No, not at all. I mean, the AmeriHome team has a couple of things that they like to look at in terms of new opportunities, and I mentioned them, non-QM channel, jumbo channel are just two of them going jump right out. But that’s separate. That team can work on that, as the commercial side of Western Alliance can work on other business opportunities. And we’re continuing to work on those opportunities now. And we’re probably one of the few banks that is sitting here working on 2022’s growth levels. That’s how far out we are in what we think in terms of our pipeline and our visibility.

Michael YoungTruist — Analyst

Okay. Thanks.

Operator

Thank you. Your next question is from Tim Coffey from Janney. Please go ahead.

Tim CoffeyJanney — Analyst

Great. Thank you, gentlemen. So in the quarter, residential mortgages were about 40% of your net loan growth. Would you expect it to be that level going forward?

Dale GibbonsVice Chairman and Chief Financial Officer

Yes. Yes, I think that’s going to continue. And as I mentioned, that’s kind of the core piece. I think 40% is not a bad number. When we stop up our excess liquidity, it’s going to skew much higher than that because a lot of that is going to be directly toward mortgage acquisitions where we see something kind of well in excess of $1.5 billion.

Tim CoffeyJanney — Analyst

Okay. And on the efficiency ratio is kind of — you think as we go — given the growth we saw this quarter, as you go through the year, adding AmeriHome and such, do you think 45% is going to be kind of a new level for you?

Dale GibbonsVice Chairman and Chief Financial Officer

Yes. It’s going to be 45%, 46-ish or something in there, mid-40s. I think that’s kind of where it’s fairly stable at that level, something under 50% for sure, we believe.

Tim CoffeyJanney — Analyst

Okay. And can you talk a little bit about what it is about Western Alliance that allows you to maintain kind of expense growth at a level well below asset growth?

Kenneth A. VecchionePresident and Chief Executive Officer

Yes. So let me try to — I think a lot of that, when we talk about our national commercial business line strategy, we generally talk about it in terms of the growth that it brings in. And that’s very helpful to keeping the efficiency ratio low. But these businesses are, for the most part, have very, very high operating leverage. And that’s one of the characteristics. There are several characteristics of the national strategy. Generally, very few competitors, pricing power or stability, great asset quality. And then the fourth one we love is very high operating leverage.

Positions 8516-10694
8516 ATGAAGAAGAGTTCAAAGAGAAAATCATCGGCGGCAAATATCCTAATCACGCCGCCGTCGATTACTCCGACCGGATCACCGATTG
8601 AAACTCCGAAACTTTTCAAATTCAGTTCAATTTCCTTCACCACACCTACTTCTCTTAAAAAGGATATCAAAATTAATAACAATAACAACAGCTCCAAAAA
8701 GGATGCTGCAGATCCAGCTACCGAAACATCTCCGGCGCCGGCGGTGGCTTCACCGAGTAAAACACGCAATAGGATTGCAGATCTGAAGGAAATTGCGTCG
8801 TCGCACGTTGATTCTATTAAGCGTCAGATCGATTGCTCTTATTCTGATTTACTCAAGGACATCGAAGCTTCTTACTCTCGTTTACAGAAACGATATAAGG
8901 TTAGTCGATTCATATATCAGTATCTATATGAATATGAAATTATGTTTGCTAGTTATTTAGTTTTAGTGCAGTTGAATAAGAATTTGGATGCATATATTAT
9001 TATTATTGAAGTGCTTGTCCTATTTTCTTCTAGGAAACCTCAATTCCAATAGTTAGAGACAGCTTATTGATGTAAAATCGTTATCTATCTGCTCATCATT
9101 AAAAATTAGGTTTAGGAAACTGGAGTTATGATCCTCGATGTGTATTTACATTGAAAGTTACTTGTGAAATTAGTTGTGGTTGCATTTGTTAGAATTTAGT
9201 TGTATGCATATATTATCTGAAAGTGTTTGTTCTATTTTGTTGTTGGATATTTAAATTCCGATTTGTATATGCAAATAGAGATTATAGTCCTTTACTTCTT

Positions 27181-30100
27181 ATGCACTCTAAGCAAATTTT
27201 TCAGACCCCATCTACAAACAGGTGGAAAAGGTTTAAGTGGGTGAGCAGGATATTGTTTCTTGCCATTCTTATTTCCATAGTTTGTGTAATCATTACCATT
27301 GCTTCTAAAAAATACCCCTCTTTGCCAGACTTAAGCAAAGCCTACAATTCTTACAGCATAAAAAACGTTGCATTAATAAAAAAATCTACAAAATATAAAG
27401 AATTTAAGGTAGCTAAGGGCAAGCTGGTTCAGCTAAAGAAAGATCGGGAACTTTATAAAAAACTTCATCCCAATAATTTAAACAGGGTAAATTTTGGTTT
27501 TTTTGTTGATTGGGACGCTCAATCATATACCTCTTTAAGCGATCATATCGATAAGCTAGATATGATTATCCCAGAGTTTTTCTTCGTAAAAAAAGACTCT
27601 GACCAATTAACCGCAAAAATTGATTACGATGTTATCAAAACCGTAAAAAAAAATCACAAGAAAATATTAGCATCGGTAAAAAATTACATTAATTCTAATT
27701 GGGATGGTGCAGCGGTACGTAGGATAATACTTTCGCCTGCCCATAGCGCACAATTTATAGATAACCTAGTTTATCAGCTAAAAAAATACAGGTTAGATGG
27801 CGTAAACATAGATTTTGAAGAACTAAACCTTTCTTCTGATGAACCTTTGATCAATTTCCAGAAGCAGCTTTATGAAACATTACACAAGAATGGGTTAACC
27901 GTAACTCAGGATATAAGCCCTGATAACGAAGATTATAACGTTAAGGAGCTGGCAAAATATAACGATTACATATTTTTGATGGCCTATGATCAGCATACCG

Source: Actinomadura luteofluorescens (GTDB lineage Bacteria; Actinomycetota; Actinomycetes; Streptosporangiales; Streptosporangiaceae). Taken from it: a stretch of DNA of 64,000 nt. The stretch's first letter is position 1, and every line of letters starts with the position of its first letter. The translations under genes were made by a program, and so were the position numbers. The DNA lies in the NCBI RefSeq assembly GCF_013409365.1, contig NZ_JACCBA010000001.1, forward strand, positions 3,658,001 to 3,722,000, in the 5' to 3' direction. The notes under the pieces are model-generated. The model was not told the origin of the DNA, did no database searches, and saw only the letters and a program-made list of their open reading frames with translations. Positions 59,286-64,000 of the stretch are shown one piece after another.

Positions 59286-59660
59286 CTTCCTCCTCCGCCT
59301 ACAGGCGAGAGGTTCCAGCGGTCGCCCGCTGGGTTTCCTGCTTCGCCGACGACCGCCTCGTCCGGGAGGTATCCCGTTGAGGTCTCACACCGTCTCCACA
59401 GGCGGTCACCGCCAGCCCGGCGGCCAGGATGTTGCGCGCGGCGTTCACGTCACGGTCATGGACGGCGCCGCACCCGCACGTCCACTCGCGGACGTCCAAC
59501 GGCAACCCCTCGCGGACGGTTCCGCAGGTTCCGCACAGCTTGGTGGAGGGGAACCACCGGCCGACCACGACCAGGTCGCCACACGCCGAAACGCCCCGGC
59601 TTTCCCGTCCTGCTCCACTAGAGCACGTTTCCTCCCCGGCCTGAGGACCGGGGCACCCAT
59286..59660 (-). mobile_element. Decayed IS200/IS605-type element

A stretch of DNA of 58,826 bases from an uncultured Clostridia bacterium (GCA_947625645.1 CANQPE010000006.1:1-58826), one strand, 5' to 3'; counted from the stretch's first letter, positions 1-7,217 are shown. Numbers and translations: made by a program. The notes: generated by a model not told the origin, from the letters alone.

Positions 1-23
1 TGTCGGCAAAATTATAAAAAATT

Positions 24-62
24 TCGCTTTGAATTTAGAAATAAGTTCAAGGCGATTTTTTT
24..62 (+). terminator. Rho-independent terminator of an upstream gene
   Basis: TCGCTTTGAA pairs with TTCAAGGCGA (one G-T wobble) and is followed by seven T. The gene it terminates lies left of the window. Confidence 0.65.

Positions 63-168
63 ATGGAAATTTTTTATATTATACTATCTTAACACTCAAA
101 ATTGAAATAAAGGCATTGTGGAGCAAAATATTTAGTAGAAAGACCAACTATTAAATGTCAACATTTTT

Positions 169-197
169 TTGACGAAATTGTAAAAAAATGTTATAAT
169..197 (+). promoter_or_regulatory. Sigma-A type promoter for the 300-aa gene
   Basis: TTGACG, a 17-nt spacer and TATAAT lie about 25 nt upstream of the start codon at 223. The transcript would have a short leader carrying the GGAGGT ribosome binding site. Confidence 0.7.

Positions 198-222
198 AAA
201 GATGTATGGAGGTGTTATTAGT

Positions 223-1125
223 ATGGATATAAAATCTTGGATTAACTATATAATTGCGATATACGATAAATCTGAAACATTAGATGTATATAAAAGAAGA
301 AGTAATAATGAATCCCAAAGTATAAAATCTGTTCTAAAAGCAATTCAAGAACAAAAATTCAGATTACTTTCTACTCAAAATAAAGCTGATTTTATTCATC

And as the growth shifts over to that coming from those national business lines, just the natural calculation of the efficiency ratio will keep us more moderate as compared to our peer group. The other thing is we’re just growing revenues, as I said upfront, four times faster than expenses. And that too will keep the efficiency ratio in line.

Tim CoffeyJanney — Analyst

Great. Those are my questions. Thank you very much.

Operator

Thank you. The next question is from Jon Arfstrom from RBC Capital Markets. Your line is now open.

Jon ArfstromRBC Capital Markets — Analyst

Thanks. Good morning, everyone.

Kenneth A. VecchionePresident and Chief Executive Officer

Good morning, Jon.

Jon ArfstromRBC Capital Markets — Analyst

Dale, a question for you. Can you go back and review the loan-to-deposit comments you made earlier? And where you think you might sit at end of the second quarter and maybe end of the year? Can you help us with that a bit?

Dale GibbonsVice Chairman and Chief Financial Officer

Yes. So I mean, it’s something we’re trying to get under way now. I think that at the end of the second quarter, I expect we maybe we’ll be close to where we are presently, maybe a little bit better with the $1 billion, $1.5 billion in growth in each. I think we’re going to be able to get these kind of new products out with AmeriHome. Maybe by the end of the second quarter into third, and then they see billions of dollars, certainly in volume. And so we can move rapidly on that. I personally would like to be kind of at a 90% range back to loan-to-deposit ratio at the end of the year.

So I mean, if you take where we are, where we right-size that, where we have very substantial growth from — just where we are as of 03/31, we had $3.5 billion — $3.4 billion of loan growth at a 3.5% spread. That’s already in the books as of 03/31. And that generates about nearly $10 million a month of increased PPNR just from deploying that out of liquidity. Then you add in AmeriHome with this, we expect to be at an EPS run rate of $9 as we exit 2021.

Jon ArfstromRBC Capital Markets — Analyst

I was going to ask later [Speech Overlap].

Kenneth A. VecchionePresident and Chief Executive Officer

I just want to punctuate what Dale said for a moment there, Jon. Everyone’s talking about the liquidity and loan-to-deposit ratio. We’re talking about net interest margin versus net interest income. What Dale just said is the crux of how we’ve structured the business, that the $3.5 billion that we just put out and the $10 million that we’re making a month pre-tax, $30 million a quarter. That is very, very powerful and that’s what leads us to have a certain degree of confidence along with the AmeriHome acquisition that we can exit the year at that $9 EPS run rate.